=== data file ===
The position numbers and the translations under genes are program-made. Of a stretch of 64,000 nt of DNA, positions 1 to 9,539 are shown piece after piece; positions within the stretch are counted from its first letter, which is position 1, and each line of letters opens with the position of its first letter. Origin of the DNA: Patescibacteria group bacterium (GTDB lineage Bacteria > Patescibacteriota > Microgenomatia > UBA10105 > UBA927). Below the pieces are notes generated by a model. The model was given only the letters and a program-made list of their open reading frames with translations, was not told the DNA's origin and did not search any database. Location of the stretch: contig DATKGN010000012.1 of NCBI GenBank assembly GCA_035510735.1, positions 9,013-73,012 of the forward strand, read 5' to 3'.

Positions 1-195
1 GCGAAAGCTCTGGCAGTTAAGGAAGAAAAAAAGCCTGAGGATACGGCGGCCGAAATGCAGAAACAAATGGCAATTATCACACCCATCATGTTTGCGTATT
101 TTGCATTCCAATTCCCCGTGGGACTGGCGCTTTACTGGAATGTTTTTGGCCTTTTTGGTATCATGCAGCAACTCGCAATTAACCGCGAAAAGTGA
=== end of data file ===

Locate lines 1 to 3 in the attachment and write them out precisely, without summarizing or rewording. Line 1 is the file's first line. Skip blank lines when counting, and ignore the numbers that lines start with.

The position numbers and the translations under genes are program-made. Of a stretch of 64,000 nt of DNA, positions 1 to 9,539 are shown piece after piece; positions within the stretch are counted from its first letter, which is position 1, and each line of letters opens with the position of its first letter. Origin of the DNA: Patescibacteria group bacterium (GTDB lineage Bacteria > Patescibacteriota > Microgenomatia > UBA10105 > UBA927). Below the pieces are notes generated by a model. The model was given only the letters and a program-made list of their open reading frames with translations, was not told the DNA's origin and did not search any database. Location of the stretch: contig DATKGN010000012.1 of NCBI GenBank assembly GCA_035510735.1, positions 9,013-73,012 of the forward strand, read 5' to 3'.

Positions 1-195
1 GCGAAAGCTCTGGCAGTTAAGGAAGAAAAAAAGCCTGAGGATACGGCGGCCGAAATGCAGAAACAAATGGCAATTATCACACCCATCATGTTTGCGTATT